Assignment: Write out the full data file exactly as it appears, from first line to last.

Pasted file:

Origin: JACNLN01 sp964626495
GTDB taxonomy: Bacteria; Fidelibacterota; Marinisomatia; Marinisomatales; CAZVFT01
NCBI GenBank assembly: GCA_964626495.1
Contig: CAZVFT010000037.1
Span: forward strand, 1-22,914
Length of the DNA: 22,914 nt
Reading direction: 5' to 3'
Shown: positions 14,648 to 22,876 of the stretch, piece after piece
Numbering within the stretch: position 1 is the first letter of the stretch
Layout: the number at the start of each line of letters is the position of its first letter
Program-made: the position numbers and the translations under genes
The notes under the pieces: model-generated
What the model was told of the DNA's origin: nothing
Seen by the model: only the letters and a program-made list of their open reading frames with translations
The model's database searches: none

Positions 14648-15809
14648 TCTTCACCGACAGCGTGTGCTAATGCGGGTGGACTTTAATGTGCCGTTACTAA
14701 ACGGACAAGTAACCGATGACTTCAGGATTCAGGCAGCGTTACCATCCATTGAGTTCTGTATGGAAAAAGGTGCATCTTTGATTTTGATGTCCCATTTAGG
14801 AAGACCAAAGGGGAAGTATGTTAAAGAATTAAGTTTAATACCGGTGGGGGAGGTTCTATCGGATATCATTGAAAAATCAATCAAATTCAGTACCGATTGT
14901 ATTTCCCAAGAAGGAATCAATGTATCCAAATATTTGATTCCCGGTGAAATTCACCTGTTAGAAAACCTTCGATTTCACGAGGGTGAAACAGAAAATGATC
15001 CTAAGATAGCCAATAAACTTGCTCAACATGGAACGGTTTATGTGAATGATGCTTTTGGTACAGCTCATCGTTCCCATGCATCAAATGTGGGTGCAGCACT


Origin: JACNLN01 sp964626495
GTDB taxonomy: Bacteria; Fidelibacterota; Marinisomatia; Marinisomatales; CAZVFT01
NCBI GenBank assembly: GCA_964626495.1
Contig: CAZVFT010000037.1
Span: forward strand, 1-22,914
Length of the DNA: 22,914 nt
Reading direction: 5' to 3'
Shown: positions 14,648 to 22,876 of the stretch, piece after piece
Numbering within the stretch: position 1 is the first letter of the stretch
Layout: the number at the start of each line of letters is the position of its first letter
Program-made: the position numbers and the translations under genes
The notes under the pieces: model-generated
What the model was told of the DNA's origin: nothing
Seen by the model: only the letters and a program-made list of their open reading frames with translations
The model's database searches: none

Positions 14648-15809
14648 TCTTCACCGACAGCGTGTGCTAATGCGGGTGGACTTTAATGTGCCGTTACTAA
14701 ACGGACAAGTAACCGATGACTTCAGGATTCAGGCAGCGTTACCATCCATTGAGTTCTGTATGGAAAAAGGTGCATCTTTGATTTTGATGTCCCATTTAGG
14801 AAGACCAAAGGGGAAGTATGTTAAAGAATTAAGTTTAATACCGGTGGGGGAGGTTCTATCGGATATCATTGAAAAATCAATCAAATTCAGTACCGATTGT
14901 ATTTCCCAAGAAGGAATCAATGTATCCAAATATTTGATTCCCGGTGAAATTCACCTGTTAGAAAACCTTCGATTTCACGAGGGTGAAACAGAAAATGATC
15001 CTAAGATAGCCAATAAACTTGCTCAACATGGAACGGTTTATGTGAATGATGCTTTTGGTACAGCTCATCGTTCCCATGCATCAAATGTGGGTGCAGCACT